Morrow begins the investigation with a bad feeling about it. She wants to go home. That’s all she ever wants to do, to go home to her boys, but the robbery pulls her into the city and lives she could only begin to imagine.”
Stolen Souls by Stuart Neville
So far this year, everyone’s been talking about Neville’s RATLINES, and rightfully so. I loved STOLEN SOULS, though, in no small part because of the intricately formed characters.
Sacrilege by S. J. Parris
I’m putting the fact this is another I was unaware of down to the fact that I don’t read many historicals. If you do, though, this one sounds terrific. To wit:
“London, summer of 1584: Radical philosopher, ex-monk, and spy Giordano Bruno suspects he is being followed by an old enemy. Instead, he is shocked to discover that his pursuer is in fact Sophia Underhill, a young woman with whom he was once in love. When Bruno learns that Sophia has been accused of murdering her husband, a prominent magistrate of Canterbury, he agrees to do anything he can to help clear her name.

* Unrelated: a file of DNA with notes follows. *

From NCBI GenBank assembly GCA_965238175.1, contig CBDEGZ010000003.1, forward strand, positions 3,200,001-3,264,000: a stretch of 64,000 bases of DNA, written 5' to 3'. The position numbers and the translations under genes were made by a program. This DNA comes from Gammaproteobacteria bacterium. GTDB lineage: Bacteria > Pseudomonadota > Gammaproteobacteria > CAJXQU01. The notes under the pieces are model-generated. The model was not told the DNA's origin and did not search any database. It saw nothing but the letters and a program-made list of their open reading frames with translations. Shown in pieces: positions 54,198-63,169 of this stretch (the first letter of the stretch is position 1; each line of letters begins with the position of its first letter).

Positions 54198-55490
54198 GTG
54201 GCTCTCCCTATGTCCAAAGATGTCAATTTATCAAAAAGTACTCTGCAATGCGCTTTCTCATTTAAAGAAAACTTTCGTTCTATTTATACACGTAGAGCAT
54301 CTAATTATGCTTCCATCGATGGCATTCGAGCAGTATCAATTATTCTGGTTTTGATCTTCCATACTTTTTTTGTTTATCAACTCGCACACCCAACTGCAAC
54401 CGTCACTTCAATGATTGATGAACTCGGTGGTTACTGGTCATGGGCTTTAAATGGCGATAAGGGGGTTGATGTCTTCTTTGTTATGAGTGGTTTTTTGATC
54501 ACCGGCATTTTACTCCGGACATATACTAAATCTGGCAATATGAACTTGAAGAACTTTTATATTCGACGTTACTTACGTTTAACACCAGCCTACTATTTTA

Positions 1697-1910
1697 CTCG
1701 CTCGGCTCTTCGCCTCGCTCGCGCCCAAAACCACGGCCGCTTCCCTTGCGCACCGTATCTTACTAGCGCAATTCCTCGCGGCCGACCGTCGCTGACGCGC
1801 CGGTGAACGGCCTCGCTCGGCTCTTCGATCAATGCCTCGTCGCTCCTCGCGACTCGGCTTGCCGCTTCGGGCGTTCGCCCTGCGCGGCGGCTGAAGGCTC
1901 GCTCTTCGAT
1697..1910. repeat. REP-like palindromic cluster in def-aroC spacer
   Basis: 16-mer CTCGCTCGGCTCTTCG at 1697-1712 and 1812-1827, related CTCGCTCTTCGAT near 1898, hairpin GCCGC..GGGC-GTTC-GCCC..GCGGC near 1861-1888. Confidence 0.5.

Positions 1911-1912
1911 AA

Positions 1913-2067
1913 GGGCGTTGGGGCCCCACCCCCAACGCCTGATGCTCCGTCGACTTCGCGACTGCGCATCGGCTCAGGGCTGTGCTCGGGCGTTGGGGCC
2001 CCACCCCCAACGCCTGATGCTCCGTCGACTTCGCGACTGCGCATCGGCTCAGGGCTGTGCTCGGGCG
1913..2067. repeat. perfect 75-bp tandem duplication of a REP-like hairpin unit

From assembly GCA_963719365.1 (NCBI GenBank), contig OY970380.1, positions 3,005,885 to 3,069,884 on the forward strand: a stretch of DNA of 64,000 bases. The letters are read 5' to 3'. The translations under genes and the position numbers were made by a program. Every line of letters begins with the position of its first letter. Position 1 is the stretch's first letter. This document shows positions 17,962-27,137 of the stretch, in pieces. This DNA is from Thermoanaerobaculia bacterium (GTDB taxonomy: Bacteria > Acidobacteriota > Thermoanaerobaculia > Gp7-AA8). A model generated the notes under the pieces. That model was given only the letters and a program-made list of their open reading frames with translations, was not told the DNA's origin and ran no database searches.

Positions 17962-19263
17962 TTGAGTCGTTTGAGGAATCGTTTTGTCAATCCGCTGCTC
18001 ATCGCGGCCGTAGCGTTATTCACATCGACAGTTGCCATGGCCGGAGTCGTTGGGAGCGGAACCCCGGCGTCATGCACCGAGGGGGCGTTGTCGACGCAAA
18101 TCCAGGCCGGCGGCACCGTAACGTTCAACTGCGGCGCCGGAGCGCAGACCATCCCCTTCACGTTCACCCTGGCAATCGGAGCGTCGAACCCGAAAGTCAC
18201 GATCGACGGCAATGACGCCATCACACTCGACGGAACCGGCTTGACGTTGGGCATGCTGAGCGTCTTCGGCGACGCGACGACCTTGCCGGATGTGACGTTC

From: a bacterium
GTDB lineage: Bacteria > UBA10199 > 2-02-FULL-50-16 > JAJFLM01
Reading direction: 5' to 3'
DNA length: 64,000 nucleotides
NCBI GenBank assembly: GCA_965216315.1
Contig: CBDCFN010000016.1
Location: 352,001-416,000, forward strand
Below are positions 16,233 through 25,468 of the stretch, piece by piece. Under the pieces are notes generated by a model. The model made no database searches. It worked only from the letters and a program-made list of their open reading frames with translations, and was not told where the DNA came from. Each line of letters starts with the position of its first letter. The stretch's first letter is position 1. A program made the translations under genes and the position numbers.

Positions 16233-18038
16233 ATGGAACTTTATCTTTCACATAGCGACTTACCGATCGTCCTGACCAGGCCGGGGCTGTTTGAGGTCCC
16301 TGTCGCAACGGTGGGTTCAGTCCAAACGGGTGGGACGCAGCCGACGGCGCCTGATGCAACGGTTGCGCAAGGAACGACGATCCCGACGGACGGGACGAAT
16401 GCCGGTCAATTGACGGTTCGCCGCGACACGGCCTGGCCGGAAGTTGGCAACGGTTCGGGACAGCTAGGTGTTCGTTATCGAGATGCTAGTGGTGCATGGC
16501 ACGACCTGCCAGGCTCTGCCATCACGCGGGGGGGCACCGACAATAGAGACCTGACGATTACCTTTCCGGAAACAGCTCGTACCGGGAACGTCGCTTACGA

But in the city that was once England’s greatest center of pilgrimage, Bruno uncovers a more dangerous plot in the making, one that forces him to turn his detective’s eye to the strange case of Saint Thomas Becket, a twelfth-century cardinal of Canterbury Cathedral whose mysterious murder is only matched by the legend surrounding the disappearance of his body.”
A Dark Redemption by Stav Sherez
This book is an excellent example of why I’m such an advocate of Harrogate. Last year, I met in person author Stav Sherez, whom I’d only known online before, and our too-brief chat ensured that I grabbed a copy of A DARK REDEMPTION before departing. (Have I mentioned that the festival has an awesome bookstore on site? It does.)